But Chutkan, aware of the national spotlight on her oversight of the explosive case, repeatedly emphasized that she intended to keep politics out of the courtroom and treat Trump like any other criminal defendant. That included potential consequences if he makes statements that could be construed as harassing or threatening witnesses.
“The fact that he’s running a political campaign has to yield to the orderly administration of justice,” Chutkan said. “If that means he can’t say exactly what he wants to say about witnesses in this case, that’s how it has to be.”
“Even arguably ambiguous statements from parties or their counsel, if they can be reasonably interpreted to intimidate witnesses or to prejudice potential jurors, can threaten the process,” Chutkan added later. “The more a party makes inflammatory statements about this case which could taint the jury pool … the greater the urgency will be that we proceed to trial quickly.”
The hearing was Chutkan’s first significant foray into the case, in which Trump stands charged with three conspiracies aimed at derailing the transfer of power to Joe Biden after the 2020 election. Trump has repeatedly assailed Chutkan, an Obama appointee, on social media and called for her recusal without citing a basis. Lauro, however, has not embraced Trump’s call.
Trump has also made comments about Mike Pence in recent days that prosecutors have flagged, given Pence’s likely turn as a star witness in the trial. Chutkan said she was not ruling on any specific Trump statement but that she made her comments as a “general word of caution.”
“To the extent your client wants to make statements on the internet, that has to yield to witness security,” she noted earlier in the hearing.
Lauro repeatedly emphasized that Trump would “scrupulously abide by his conditions of release.”
The hearing also laid the groundwork for prosecutors to unload a massive trove of evidence to Trump’s legal team. Senior assistant special counsel Thomas Windom said they were prepared to share 11.6 million “pages or files” to the defense as soon as today, an eye-popping figure that Chutkan joked was sure to influence Trump’s proposed trial date.
Prosecutors, however, are seeking to bring the case to trial on Jan. 2, a rapid turnaround that they say is in the public interest. Windom emphasized that the large volume of evidence had been “extraordinarily” organized in a way that would make perusal simple for Trump’s team.
The bulk of Friday’s proceedings were focused on parameters for Trump’s ability to review evidence in the case. Chutkan began by rejecting a proposal from the special counsel that would amount to a blanket prohibition on Trump’s ability to disclose any details of the evidence he reviews.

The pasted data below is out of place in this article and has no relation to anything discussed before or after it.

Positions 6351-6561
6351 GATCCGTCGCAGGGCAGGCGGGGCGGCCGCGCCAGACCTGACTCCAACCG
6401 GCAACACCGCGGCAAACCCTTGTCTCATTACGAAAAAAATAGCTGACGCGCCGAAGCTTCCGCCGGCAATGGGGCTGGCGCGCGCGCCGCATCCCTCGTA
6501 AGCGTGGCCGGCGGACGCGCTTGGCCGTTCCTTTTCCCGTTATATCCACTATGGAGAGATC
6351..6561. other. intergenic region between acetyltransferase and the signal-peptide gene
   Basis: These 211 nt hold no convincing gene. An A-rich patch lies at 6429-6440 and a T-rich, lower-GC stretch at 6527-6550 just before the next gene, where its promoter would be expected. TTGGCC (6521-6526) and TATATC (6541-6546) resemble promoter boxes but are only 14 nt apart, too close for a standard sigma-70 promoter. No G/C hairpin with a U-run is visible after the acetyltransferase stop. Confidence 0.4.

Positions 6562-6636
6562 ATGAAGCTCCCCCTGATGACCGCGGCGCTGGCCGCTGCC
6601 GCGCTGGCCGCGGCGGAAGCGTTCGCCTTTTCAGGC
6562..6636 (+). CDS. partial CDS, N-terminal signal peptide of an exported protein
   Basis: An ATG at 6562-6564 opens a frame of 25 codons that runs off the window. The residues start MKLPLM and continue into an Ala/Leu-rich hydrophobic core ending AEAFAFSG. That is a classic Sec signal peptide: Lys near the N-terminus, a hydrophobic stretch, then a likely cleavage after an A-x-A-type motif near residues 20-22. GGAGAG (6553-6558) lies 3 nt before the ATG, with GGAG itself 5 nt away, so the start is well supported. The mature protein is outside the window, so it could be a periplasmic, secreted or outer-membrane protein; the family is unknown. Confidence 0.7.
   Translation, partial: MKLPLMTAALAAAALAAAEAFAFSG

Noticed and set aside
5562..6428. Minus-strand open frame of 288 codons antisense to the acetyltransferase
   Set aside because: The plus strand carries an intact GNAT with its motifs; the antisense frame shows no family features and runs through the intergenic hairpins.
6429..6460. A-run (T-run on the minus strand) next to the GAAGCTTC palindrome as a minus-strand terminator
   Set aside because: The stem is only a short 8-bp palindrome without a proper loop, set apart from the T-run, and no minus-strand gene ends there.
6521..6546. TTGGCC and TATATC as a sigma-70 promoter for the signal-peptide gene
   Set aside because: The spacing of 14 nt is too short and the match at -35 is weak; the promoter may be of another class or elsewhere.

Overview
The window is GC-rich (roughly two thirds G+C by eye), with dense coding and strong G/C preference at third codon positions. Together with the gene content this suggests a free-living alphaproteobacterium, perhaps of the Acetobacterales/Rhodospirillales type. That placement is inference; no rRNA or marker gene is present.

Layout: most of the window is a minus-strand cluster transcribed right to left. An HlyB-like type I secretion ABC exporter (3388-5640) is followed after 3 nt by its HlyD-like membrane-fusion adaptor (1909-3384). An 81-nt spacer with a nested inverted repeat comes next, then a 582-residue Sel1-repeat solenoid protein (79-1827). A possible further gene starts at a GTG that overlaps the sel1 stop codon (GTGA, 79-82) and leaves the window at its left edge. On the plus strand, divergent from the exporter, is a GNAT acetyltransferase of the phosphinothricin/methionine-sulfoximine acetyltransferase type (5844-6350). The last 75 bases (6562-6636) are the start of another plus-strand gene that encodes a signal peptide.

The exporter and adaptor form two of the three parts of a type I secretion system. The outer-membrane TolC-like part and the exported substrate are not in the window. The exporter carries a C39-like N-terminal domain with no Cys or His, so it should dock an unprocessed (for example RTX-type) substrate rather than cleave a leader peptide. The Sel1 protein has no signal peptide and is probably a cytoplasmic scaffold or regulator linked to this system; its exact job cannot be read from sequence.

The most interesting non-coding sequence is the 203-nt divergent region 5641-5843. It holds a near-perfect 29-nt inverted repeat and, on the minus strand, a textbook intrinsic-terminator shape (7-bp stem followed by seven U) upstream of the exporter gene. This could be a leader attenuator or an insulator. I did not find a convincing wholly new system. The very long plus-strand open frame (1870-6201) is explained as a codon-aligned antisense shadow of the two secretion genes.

“I don’t want this order to be overinclusive,” she said. “I don’t want to just issue a blanket protective order over information that is not sensitive.”
Chutkan repeatedly emphasized Trump’s First Amendment right to speak his mind, especially as he campaigns for president. But she said her primary goal was to ensure “the orderly administration of justice.”
“Mr. Trump, like every American, has a First Amendment right to free speech. But that right is not absolute,” she said. “The defendant’s free speech is subject to the release conditions imposed at arraignment and it must yield to the orderly administration of justice.”
Lauro repeatedly emphasized the politics hovering over the case, noting its influence on Trump’s campaign and the potential that prosecutors could accuse him of violating evidence-sharing agreements even during routine exchanges on the campaign trail with rivals that include Pence. This would advantage Biden’s reelection prospects, he said.
But Chutkan said those considerations simply could not be a factor in her rulings, saying Lauro was “conflating what your client needs to do to defend himself and what your client wants to do politically.”
“Your client’s defense is supposed to happen in this courtroom, not on the internet,” Chutkan said.
Prosecutors also raised alarms about Trump’s proposal to be permitted to review sensitive evidence in the case without a minder from his legal team.
“Defense counsel has a certain level of trust in the defendant that the government does not,” Windom said. “The defendant, when he only has the material to himself, could elect to photocopy or otherwise reproduce, take a picture of the sensitive materials. That risk is much lower when in the presence of [counsel] … He has shown a tendency to desire to hold onto material he knows he should not have.”
Chutkan sided with the defense’s request to permit Trump to review sensitive evidence without a minder from his legal team, but said Trump would be required to review such information without any electronic devices capable of reproducing it, and his team would be required to review any notes he takes to ensure it doesn’t include the personally identifying information of witnesses.
Chutkan sided with prosecutors who wanted to include “hundreds” of recordings of witness interviews and transcripts in “sensitive” materials that are barred from public disclosure. And she also rejected Trump’s team’s push to permit a significantly wider array of Trump aides to review evidence in the case, which Lauro said was necessary given prosecutors’ timeline and the extraordinary volume of material.
“The definition you have currently is too broad,” she said. “It allows just about anybody. I live in Washington. Anyone is a consultant.”